I’m sure you have heard about auto-encoders before. They are neural networks trained to learn efficient data representations in an unsupervised way. They have been proof useful in a variety of tasks like data denoising or dimensionality reduction. However, with a vanilla configuration they seldom work. Hence, in this post we are going to explore how we can construct an efficient anomaly detection model using an autoencoder and contrastive learning (on some literature you will find it referred as negative learning). Full implementation code is available on GitHub.
Autoencoders can be seen as an encoder-decoder data compression algorithm where an…
Machine Learning-based technologies have not historically been developed with security and privacy in mind. They have been around with luxury and concessions because of the challenges it supposes to look at the data without seeing the data. However, as technology moves forward inside decision systems, core operations and more delicate applications, there is a need for this to change.
You can think of security in Machine Learning in two dimensions, which also happen to occur at different times:
While Machine learning keeps achieving considerable successes in solving and improving any kind of problems, an ever-growing number of disciplines rely on it. However, this success crucially relies on machine learning experts to perform manual tasks. AutoML promises to change this reality and transform it into an experience of the type “data in, model out”.
For an introduction to the Automated Machine Learning topic and the description of the methods used by Google AutoML (ENAS), Microsoft Automated ML, AutoKeras and auto-sklearn, visit:
In this post, I will try to explain and help you build some intuition about how AutoGluon, H2O…
For an introduction to the subject see:
As we saw in my Introduction to the Model interpretability, the most straightforward way to get an interpretable machine learning model is to use an algorithm that creates interpretable models at the very beginning. This includes models like Linear Models, Decision Trees, etc.
Surrogate models try to extend this idea by training an interpretable model to “mimic” the behavior of a black-box model hoping that by understanding the “mimic” model we will get an understanding of how the black-box model behaves. …
If we shall name two trends in modern applications, one should mention containers and machine learning. More and more applications are taking advantage of containerized microservices architectures in order to enable improved elasticity, fault-tolerance, and scalability — whether or on-premise or in the cloud. At the same time, achine Learning have increasingly become a basic requirement in any application.
However, the two things do not always get on each other, and this is the case of Spark. Spark is now-a-days the industry defacto standard for big data analytics, either by using Cloudera, Azure Databricks, AWS EMR, or whatever. …
For an introduction to the topic Model Interpretability see:
In a previous post, I wrote about why checking model fairness is such a critical task. I also wrote a post showing the different methods available to achieve so including Shapley Values and Feature Importance. Now it’s time for a new method: LIME.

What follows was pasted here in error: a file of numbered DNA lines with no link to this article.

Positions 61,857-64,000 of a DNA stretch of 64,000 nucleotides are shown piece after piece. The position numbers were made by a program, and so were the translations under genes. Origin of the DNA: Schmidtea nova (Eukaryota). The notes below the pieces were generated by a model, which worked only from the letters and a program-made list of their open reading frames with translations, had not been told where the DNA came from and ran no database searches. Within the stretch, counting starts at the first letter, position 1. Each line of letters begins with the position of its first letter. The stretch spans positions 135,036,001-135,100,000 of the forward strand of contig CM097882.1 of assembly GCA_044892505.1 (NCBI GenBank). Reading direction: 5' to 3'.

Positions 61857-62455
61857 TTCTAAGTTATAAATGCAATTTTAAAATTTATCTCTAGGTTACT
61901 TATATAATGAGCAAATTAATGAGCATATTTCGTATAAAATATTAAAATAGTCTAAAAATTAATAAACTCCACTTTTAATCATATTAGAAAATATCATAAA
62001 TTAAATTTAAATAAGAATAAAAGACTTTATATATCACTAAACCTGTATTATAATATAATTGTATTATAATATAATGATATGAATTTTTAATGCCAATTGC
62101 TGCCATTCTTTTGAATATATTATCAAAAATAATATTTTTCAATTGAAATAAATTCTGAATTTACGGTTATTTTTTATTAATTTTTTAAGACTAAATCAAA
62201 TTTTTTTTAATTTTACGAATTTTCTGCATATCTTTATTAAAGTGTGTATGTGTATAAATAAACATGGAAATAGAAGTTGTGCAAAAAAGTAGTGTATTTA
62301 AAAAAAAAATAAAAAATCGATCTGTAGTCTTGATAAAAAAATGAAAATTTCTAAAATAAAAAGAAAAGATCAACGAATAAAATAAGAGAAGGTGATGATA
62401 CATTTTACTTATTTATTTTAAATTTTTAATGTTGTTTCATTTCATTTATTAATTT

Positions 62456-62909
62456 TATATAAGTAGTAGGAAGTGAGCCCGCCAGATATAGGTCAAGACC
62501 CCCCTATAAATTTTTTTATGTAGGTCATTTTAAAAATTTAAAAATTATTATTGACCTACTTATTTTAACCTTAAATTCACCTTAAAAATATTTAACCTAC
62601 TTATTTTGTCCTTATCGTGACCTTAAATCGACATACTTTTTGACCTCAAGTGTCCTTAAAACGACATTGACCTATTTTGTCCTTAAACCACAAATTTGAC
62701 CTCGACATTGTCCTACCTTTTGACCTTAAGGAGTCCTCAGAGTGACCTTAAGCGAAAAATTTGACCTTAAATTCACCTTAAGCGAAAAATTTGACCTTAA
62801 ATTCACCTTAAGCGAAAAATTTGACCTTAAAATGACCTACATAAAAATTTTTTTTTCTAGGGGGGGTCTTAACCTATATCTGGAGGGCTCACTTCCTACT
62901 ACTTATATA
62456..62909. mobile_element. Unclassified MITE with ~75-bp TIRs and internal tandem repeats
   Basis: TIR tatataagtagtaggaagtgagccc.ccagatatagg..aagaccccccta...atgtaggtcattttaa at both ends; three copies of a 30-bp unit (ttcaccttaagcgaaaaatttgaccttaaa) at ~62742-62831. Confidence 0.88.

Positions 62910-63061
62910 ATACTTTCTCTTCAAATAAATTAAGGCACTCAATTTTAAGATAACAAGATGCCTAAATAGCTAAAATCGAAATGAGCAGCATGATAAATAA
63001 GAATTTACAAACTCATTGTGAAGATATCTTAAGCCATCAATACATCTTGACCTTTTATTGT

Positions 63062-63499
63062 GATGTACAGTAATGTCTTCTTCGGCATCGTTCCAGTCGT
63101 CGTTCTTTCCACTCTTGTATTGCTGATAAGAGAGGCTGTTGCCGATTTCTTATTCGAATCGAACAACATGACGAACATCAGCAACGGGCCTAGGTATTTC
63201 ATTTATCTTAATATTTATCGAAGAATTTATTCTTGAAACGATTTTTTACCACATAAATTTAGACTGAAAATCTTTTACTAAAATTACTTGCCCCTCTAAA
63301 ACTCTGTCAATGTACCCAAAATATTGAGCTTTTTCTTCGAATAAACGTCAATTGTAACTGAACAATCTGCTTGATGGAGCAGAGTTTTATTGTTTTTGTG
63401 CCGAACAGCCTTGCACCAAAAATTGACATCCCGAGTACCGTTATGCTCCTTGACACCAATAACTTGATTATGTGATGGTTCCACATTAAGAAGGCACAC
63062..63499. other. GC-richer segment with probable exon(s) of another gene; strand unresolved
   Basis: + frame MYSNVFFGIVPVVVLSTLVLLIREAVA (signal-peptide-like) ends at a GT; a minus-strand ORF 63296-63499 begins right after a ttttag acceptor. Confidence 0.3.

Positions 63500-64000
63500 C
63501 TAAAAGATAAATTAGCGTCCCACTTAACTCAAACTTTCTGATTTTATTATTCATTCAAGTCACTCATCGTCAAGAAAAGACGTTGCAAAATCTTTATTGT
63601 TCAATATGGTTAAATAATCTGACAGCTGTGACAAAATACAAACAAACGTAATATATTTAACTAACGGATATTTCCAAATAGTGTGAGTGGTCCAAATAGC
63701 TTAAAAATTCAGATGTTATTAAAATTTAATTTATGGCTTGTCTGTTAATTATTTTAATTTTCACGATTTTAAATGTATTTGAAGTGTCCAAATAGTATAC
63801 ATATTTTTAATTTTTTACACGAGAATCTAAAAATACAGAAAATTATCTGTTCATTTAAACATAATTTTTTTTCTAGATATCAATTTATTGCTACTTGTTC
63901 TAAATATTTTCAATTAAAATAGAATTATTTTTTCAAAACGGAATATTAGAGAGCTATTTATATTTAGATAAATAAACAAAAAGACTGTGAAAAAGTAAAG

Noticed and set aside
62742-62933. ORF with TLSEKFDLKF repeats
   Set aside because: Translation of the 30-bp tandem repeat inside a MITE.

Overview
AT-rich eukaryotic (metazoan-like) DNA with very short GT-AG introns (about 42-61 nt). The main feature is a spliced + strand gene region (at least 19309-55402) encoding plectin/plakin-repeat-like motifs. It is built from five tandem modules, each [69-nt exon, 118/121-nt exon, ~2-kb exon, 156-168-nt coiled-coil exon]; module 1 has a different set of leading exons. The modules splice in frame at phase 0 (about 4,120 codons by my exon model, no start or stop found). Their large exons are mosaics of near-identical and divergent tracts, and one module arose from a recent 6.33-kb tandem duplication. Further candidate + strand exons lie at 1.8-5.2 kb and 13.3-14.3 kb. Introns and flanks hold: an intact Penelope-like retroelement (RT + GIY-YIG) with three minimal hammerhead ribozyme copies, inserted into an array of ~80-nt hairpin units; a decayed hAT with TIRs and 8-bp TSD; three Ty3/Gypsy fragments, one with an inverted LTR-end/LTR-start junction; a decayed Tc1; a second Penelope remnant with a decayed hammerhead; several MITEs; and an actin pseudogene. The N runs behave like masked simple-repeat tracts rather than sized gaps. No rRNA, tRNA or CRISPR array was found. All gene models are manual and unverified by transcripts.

I shown that Shapley Values is conceptually great, but requires a lot of computing time. For more than a few features, the exact solution to this problem becomes problematic. This is the reason why most of the packages, like SHAP, implement an approximation method since it is likely…
Following the sequence of posts about model interpretability, it is time to talk about a different method to explain model predictions: Feature Importance or more precisely Permutation Feature Importance. It belongs to the family of model-agnostic methods, which as explained before, are methods that don’t rely on any particularity of the model we want to interpret.
For information about the other methods for interpretability see: Model interpretability — Making your model confess: Shapley values
One of the most basic questions we might ask about a model is what features have the biggest impact on predictions. This concept is called feature…
In a previous post, I wrote about why checking model fairness is such a critical task. I am starting here a series of post where I will share with you some ways you can achieve different levels of interpretability from your model and make it confess. Today I will introduce you to the topic and our first method: Shapley values.
Miller, Tim. 2017 “Explanation in Artificial Intelligence: Insights from the Social Sciences.” defines interpretability as “the degree to which a human can understand the cause of a decision in a model”. So it means it’s something that you achieve in…
Two weeks ago OpenAI published its new language model which generates coherent paragraphs of text, achieves state-of-the-art performance on many language modeling benchmarks, and performs reading comprehension, machine translation, question answering, and summarization — all without task-specific training and on an unsupervised fashion. As opposite to Burger King’s AI-generated ads, it is really impressive!
This achievement has a lot of implications. It’s not that a language model will come and kill us all (is it?), but it will certainly affect how people consume information as now you have potentially more synthetic-automatically-generated-controlled sources of digital content which you may not be…
Azure Machine Learning Services (AML) provides a cloud-based environment you can use to develop, train, test, deploy, manage, and track machine learning models. I’m gonna cover three main topics in a sequence of posts:
Solution Architect at the Office of CTO @ Microsoft. Machine Learning and Advanced Analytics. Sensemaking by engaging first hand. Frustrated sociologist.